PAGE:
The final national snapshot of the 2016 primary this year looks markedly different than years past. Combined, Trump and Cruz collect 57 percent of the vote in the CNN/ORC poll. Take Rubio (10 percent) and add Christie (5 percent) plus Bush (3 percent) plus Kasich (2 percent), and their sum doesn't equal even half of the two front-runners' combined total.
Which leads to another Post article this morning, suggesting that the establishment vote might be split among these four candidates, or at least divided among two or more, for quite some time:
The Republican nominating contest has entered a new, more desperate phase. The four GOP candidates vying to occupy the so-called establishment lane all turned on one other yesterday. Attacks that circulated for months on background flared up in the open.
“It’s now down to the last five weeks here,” Chris Christie told reporters in Iowa. “We need to make distinctions…”
The New Jersey governor then ripped into Marco Rubio for missing more votes than any other senator. “Dude, show up to work,” he said in Muscatine. “Just show up to work and vote no. And if you don’t want to, then quit.”
Rubio, also campaigning in Iowa, fired back: “You know, Chris has been missing in New Jersey for half the time.”
The article notes that the super PAC supporting Bush is also weighing in on Rubio’s absenteeism and Kasich’s support for the 1994 assault-weapons ban and 1980 support for Phil Crane over Ronald Reagan in the Republican nomination contest, while the pro-Kasich super PAC is questioning whether the American public is willing to vote for another Bush.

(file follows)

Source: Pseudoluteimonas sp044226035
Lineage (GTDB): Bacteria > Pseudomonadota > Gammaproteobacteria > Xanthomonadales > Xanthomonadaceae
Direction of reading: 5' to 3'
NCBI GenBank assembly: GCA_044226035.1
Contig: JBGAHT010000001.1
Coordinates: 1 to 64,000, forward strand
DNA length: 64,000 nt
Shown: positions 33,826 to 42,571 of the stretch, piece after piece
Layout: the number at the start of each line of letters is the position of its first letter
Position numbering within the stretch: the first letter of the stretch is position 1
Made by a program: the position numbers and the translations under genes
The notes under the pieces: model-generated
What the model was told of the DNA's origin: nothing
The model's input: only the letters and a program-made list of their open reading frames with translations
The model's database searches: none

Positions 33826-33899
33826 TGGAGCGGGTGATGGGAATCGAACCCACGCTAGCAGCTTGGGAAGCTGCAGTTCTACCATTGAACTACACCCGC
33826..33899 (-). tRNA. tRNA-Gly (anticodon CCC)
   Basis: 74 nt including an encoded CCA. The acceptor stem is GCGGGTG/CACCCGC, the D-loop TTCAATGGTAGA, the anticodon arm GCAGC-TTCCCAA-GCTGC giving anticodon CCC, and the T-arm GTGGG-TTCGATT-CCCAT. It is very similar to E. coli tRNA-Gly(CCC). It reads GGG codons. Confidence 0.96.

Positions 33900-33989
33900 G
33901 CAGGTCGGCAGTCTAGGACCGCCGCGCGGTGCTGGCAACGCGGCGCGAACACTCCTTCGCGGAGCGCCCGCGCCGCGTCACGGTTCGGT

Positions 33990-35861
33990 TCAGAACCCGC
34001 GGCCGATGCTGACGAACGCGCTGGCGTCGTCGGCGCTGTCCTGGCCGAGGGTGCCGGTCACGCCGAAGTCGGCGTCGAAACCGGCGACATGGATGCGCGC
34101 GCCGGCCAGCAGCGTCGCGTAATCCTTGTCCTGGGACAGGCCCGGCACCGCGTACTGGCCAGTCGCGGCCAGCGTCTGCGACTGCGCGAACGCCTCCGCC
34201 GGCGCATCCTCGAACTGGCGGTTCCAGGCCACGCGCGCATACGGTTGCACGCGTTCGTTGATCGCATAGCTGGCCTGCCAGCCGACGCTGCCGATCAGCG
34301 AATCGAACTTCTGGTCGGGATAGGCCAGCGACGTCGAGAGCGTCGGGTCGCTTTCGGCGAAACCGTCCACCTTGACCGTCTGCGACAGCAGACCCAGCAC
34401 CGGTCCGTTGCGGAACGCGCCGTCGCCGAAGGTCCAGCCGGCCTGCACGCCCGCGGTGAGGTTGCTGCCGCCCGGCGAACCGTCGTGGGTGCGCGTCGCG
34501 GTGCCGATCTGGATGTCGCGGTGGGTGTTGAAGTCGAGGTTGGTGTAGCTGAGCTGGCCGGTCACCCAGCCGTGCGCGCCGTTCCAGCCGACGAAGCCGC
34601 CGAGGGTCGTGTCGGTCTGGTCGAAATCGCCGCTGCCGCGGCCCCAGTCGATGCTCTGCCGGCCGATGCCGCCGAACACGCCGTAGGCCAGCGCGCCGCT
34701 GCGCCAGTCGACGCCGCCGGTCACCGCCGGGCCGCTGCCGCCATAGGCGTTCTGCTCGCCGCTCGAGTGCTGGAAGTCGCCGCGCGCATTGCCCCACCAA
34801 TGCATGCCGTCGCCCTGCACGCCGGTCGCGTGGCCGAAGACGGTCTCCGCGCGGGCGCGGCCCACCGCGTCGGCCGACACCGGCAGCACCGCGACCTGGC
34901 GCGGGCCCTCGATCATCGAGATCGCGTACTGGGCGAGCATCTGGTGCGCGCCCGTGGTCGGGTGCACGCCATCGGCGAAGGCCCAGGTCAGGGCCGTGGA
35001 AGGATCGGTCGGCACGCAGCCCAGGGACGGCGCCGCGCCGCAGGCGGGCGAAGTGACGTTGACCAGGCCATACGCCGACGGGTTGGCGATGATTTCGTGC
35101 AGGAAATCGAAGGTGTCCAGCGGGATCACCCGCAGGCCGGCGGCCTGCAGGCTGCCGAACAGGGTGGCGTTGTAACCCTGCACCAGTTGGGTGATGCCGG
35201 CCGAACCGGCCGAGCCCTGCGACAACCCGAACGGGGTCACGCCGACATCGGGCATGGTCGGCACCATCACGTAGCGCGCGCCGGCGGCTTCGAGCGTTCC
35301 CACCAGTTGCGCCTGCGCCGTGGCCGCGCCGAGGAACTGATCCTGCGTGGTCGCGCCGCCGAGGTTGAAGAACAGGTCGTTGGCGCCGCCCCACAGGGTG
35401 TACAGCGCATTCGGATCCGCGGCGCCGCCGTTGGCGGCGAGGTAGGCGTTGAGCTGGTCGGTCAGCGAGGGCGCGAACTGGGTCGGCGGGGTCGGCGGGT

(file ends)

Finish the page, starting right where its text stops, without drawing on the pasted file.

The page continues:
Finally, also at the Post, Dave Weigel explains how the four establishment candidates are effectively blocking one another from becoming the viable alternative to Cruz or Trump:
The current crisis of the Republican establishment can best be explained -- as so many things can be explained -- by "The Simpsons."
In the Season 11 episode "The Mansion Family," lovable plutocrat C. Montgomery Burns visits a doctor and is told that he is "the sickest man" in the world. He's being kept alive only because the many diseases inhabiting his body are canceling each other out. After demonstrating this by trying and failing to shove some stuffed toys through a tiny door, Burns's doctor dubs the problem "Three Stooges Syndrome."
Now: The people running down the "establishment" lane of the Republican Primary are not viruses. They are not even bacteria. (It occurs to me that this analogy has some problems, but it's too late to hit the brakes.) Right now, though, the four Republicans with the strongest claims to that lane -- Jeb Bush, Marco Rubio, Chris Christie and John Kasich -- are all counting on one or more of their compadres to fail. Until that happens, none of them are getting through the door….
That brings us to what we'll call the game theory of the establishment lane. Increasingly, Republicans are saying that Iowa both (1) has a habit of giving victories to guys who don't win and (2) will clarify the race by humbling Trump. Right now, Ted Cruz and Donald Trump are in a race for first place, with no "establishment" candidate winning even half their support. Thus, people like Kristol are revisiting the idea that Iowa offers "three tickets" to New Hampshire -- quietly increasing the number of tickets. Right now, Bush already leads Christie and Kasich. But there's a hope that Iowa will give enough of a boost to some "establishment" candidate to allow him a New Hampshire breakthrough.
With most of the early attention to date focused on insurgent, anti-establishment candidates, the establishment vote has often been overlooked. But polling suggests there is a sizable block of votes out there for an establishment candidate, and the one who can also appeal to a significant number of more conservative voters who aren’t quite as hostile to the establishment could be a serious contender for the nomination.